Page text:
In the late 1930’s, a somewhat disenfranchised Francis Schaeffer was convinced the world was coming to an end. His mentor, Allan MacRae, counseled: “Such upheavals as we are now witnessing have occurred at many periods in history, although modern mechanical inventions make them cover a wider territory ritory within a shorter interval. Also, the radio and similar news-spreading spreading devices make us more immediately aware of what is going on.” (Francis Schaeffer and the Shaping of Evangelical America). Schaeffer watched a revolution of both worldview and technology during his lifetime (1912-1984).
With the advent of social media, we are connected in ways that would have been unimaginable to previous generations. Due to technology and the explosion of social media, we are more immediately aware than folks in the 1930’s could have understood. The question is, are we using these tools in God honoring ways?
The book of Proverbs provides timeless wisdom that should influence every part of our lives. Social media is the water cooler. It’s where we exchange ideas. We must remember that we are just as responsible for what we type as what we say. Below I have provided 8 Proverbs that we will apply to social media (quotes from ESV). A couple of caveats are in order: one, the entire book is worth applying to social media. These verses are representative. Two, of course these verses don’t only apply in the arena of social media. Apply liberally in all areas of life for best results.
10:19 When words are many, transgression is not lacking, but whoever restrains his lips is prudent.
The principle is simple. The more words that are spoken, the more likely it is one will sin. Often times your best strategy in an online debate is to stop typing.
Winston Churchill once said: “We are masters of the unsaid words, but slaves of those we let slip out.”
11:12 Whoever belittles his neighbor lacks sense, but a man of understanding remains silent.
I’m amazed at how bold many can be behind their screen. We forget sometimes that those we slam online are real people. We say things we would never say face to face. Ad hominem attacks are weak, senseless, and common. They are a last resort for one who doesn’t have a substantive argument or simply the default for a lazy thinker. But they are easy and accessible so often times we choose to belittle someone instead of engaging in an exchange of ideas.
12:1 Whoever loves discipline loves knowledge, but he who hates reproof is stupid.
I read this verse not long ago to my kids. The look on their faces was classic when they saw the word stupid was in the Bible. Look at who the stupid one is. The one who hates reproof, or correction.
Believe it or not, it’s possible to learn from our critics. Consider what Jonathan Edwards said:
“Those who revile us—though they do it from an unchristian spirit and in an unchristian manner—will usually identify the very areas where we are the most blameworthy.” (Searching Your Conscience)
Edwards reminds us that even those who intend us harm while arguing with an unloving tone can prove useful for us since they attack real weaknesses. Learn from them. Don’t be stupid, love reproof.
14:15 The simple believes everything, but the prudent gives thought to his steps.
Where to begin? Christian, facts are your friends. Take a moment before you “like and share” that post and see if it’s true. Believe it or not, some people put lies on the internet. I know, you’re shocked. If you read a quote that seems too good (or bad), it’s worth fact checking. With the tools available now (snopes, google) there’s no good reason why we can’t take a few minutes and make sure we aren’t spreading untruth.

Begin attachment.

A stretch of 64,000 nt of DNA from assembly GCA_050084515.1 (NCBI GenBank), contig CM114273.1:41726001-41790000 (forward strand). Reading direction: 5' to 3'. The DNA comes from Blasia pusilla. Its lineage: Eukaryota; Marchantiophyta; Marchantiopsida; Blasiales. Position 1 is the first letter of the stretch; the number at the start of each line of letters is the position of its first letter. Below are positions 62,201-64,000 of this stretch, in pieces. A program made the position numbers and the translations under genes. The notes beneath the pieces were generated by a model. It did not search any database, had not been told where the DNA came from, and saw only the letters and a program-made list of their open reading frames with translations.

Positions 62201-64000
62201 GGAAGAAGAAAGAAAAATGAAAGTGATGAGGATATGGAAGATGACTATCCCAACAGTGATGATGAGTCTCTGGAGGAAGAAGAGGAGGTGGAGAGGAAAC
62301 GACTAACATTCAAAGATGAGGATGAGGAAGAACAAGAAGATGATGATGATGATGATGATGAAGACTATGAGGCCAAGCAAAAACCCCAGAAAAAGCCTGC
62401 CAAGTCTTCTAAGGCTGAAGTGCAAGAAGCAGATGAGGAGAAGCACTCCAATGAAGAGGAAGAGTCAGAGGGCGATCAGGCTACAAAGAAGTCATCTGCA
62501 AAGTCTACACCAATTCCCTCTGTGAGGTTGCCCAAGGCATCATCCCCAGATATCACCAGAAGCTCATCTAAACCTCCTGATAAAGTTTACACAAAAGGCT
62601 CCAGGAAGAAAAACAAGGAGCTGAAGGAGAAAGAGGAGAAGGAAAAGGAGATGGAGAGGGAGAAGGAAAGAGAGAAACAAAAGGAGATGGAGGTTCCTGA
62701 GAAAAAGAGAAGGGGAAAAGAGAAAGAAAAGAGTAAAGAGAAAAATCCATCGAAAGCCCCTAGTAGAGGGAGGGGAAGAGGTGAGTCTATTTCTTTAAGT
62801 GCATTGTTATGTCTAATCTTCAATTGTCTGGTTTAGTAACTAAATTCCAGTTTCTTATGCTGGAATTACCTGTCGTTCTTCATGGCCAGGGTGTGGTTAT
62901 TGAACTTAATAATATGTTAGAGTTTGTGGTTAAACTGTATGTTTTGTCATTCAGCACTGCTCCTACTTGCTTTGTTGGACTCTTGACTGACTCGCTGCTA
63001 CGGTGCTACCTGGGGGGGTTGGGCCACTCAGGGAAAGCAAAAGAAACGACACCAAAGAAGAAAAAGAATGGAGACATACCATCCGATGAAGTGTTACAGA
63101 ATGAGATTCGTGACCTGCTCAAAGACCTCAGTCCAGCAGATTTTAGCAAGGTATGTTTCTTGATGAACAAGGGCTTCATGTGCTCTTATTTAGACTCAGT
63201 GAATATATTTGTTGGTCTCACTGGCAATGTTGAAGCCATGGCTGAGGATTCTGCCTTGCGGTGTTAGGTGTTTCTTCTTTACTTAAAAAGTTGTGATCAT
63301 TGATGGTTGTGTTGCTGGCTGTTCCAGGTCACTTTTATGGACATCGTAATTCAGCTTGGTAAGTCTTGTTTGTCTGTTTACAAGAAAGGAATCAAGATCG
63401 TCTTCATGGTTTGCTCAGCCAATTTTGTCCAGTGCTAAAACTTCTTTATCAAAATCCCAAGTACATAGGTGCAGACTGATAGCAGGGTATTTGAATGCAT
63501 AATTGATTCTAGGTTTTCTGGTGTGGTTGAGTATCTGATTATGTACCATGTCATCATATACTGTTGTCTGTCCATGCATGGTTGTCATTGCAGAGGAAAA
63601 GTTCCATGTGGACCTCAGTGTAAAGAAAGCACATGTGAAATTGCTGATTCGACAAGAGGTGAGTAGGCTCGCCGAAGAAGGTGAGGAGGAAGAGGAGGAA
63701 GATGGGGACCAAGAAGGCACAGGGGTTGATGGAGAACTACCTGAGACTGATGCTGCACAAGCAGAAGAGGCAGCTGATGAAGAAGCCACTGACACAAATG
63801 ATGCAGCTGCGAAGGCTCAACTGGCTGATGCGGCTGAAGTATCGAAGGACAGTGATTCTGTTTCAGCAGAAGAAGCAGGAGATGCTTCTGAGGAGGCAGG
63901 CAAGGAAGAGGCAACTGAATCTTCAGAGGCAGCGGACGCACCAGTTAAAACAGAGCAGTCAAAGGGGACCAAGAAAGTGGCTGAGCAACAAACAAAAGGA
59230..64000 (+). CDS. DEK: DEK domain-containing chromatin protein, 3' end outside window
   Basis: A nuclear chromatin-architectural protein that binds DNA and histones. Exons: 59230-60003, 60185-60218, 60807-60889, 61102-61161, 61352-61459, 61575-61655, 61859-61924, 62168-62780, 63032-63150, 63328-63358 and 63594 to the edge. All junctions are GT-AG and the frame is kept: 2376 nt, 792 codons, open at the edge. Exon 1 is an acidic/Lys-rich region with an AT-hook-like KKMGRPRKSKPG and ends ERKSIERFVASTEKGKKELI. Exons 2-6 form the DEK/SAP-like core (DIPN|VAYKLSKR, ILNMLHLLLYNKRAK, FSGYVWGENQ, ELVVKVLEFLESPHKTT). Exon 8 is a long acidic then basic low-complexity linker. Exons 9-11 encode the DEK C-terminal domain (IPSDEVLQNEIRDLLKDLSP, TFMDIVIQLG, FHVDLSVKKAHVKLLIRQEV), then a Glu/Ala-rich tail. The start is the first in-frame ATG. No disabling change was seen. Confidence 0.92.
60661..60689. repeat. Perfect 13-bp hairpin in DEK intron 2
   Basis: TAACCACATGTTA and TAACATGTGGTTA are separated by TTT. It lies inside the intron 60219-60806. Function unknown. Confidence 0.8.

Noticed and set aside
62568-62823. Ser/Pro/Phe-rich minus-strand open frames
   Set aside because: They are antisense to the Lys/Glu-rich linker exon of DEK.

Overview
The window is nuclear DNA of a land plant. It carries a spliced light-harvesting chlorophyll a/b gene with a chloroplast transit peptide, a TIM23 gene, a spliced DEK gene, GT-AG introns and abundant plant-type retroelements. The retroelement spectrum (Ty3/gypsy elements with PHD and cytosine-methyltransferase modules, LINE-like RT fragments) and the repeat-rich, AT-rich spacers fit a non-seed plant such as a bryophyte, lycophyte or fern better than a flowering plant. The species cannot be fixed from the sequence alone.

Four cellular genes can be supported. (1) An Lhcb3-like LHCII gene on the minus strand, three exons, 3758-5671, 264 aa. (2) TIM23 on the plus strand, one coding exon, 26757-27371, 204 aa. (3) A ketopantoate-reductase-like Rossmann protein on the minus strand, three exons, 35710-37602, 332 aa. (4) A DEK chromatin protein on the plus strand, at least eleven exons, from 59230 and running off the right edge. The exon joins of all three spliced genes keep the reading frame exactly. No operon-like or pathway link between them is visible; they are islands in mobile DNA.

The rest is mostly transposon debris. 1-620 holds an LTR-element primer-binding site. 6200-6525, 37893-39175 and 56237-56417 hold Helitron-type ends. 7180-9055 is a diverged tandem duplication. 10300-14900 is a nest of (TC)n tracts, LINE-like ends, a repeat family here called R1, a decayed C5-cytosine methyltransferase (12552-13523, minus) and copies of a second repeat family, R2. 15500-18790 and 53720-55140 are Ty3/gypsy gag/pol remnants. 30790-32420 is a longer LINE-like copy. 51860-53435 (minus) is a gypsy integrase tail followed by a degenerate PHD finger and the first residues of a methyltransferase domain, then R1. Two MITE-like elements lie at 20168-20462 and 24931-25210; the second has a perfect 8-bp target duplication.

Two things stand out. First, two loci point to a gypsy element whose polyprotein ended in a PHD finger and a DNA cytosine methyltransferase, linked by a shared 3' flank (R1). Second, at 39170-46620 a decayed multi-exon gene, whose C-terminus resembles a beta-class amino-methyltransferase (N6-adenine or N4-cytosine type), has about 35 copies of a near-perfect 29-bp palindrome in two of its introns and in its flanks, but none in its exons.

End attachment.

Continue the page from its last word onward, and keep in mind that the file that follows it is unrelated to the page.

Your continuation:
15:1 A soft answer turns away wrath, but a harsh word stirs up anger.
Online banter escalates quickly. I used to love playing ping pong. Once one person hits the ball hard, the next person has to smack it back. The rally goes on until someone misses the table, hits the net, or smashes a winner. Harsh tones quickly turn into a rally of forehands until someone acts like a grown up and steps away. Resist the urge and turn away contention with a gentle answer.
17:28 Even a fool who keeps silent is considered wise; when he closes his lips, he is deemed intelligent.
Sometimes your best strategy is to stay quiet. Proverbs is hard on the fool. They are
not viewed positively in the book and especially in chapter 17. But even the fool is considered wise if they will simply bite their tongue.
18:13 If one gives an answer before he hears, it is his folly and shame.
18.17 The one who states his case first seems right, until the other comes and examines him.
Immediate mob justice is rarely thoughtful. Outrage culture often replaces thoughtful response. We love to take a story and run with it before we hear, and that is to our shame. It’s amazing how multifaceted some stories are. Take time to learn, process, and figure out the other side before going off on your rant. Could you articulate the other side’s position on the issue or situation? If you can’t offer a fair explanation of the other side of the story, you probably aren’t in a position to comment. It’s amazing how arm chair pundits can go from Constitutional Law scholars to Islamic Scholars within one news cycle. Take time to learn more and share less. That is not to say forfeit your opinions, but it is to say some issues are complex and require more than a cursory snap judgment.
The tools of social media are powerful. Steward your online influence well. As Abraham Kuyper once said,
“There is not a square inch in the whole domain of our human existence over which Christ, who is Sovereign over all, does not cry, Mine!”
Christ is Lord of Facebook, Instagram, and Twitter too.